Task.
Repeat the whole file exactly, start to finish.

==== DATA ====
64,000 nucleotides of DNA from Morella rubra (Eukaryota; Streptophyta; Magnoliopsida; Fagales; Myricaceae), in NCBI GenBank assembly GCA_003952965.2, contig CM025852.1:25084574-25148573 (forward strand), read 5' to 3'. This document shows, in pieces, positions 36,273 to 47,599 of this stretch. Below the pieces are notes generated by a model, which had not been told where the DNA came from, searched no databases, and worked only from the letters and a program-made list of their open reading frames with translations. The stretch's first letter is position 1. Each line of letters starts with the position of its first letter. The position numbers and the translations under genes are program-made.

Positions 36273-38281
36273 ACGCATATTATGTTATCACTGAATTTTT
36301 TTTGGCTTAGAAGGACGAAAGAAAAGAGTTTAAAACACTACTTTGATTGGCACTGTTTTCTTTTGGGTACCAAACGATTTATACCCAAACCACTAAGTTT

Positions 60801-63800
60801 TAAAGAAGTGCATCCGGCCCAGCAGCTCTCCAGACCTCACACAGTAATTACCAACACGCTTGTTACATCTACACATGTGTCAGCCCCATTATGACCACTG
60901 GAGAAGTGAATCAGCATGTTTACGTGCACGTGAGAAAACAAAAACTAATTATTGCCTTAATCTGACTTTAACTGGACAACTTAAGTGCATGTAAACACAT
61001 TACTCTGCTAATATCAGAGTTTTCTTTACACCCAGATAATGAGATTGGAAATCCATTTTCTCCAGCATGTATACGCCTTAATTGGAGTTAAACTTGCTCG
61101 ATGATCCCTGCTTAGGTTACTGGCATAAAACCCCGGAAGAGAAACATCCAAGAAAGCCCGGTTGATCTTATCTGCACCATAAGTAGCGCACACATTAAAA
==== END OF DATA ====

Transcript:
64,000 nucleotides of DNA from Morella rubra (Eukaryota; Streptophyta; Magnoliopsida; Fagales; Myricaceae), in NCBI GenBank assembly GCA_003952965.2, contig CM025852.1:25084574-25148573 (forward strand), read 5' to 3'. This document shows, in pieces, positions 36,273 to 47,599 of this stretch. Below the pieces are notes generated by a model, which had not been told where the DNA came from, searched no databases, and worked only from the letters and a program-made list of their open reading frames with translations. The stretch's first letter is position 1. Each line of letters starts with the position of its first letter. The position numbers and the translations under genes are program-made.

Positions 36273-38281
36273 ACGCATATTATGTTATCACTGAATTTTT
36301 TTTGGCTTAGAAGGACGAAAGAAAAGAGTTTAAAACACTACTTTGATTGGCACTGTTTTCTTTTGGGTACCAAACGATTTATACCCAAACCACTAAGTTT

Positions 60801-63800
60801 TAAAGAAGTGCATCCGGCCCAGCAGCTCTCCAGACCTCACACAGTAATTACCAACACGCTTGTTACATCTACACATGTGTCAGCCCCATTATGACCACTG
60901 GAGAAGTGAATCAGCATGTTTACGTGCACGTGAGAAAACAAAAACTAATTATTGCCTTAATCTGACTTTAACTGGACAACTTAAGTGCATGTAAACACAT
61001 TACTCTGCTAATATCAGAGTTTTCTTTACACCCAGATAATGAGATTGGAAATCCATTTTCTCCAGCATGTATACGCCTTAATTGGAGTTAAACTTGCTCG
61101 ATGATCCCTGCTTAGGTTACTGGCATAAAACCCCGGAAGAGAAACATCCAAGAAAGCCCGGTTGATCTTATCTGCACCATAAGTAGCGCACACATTAAAA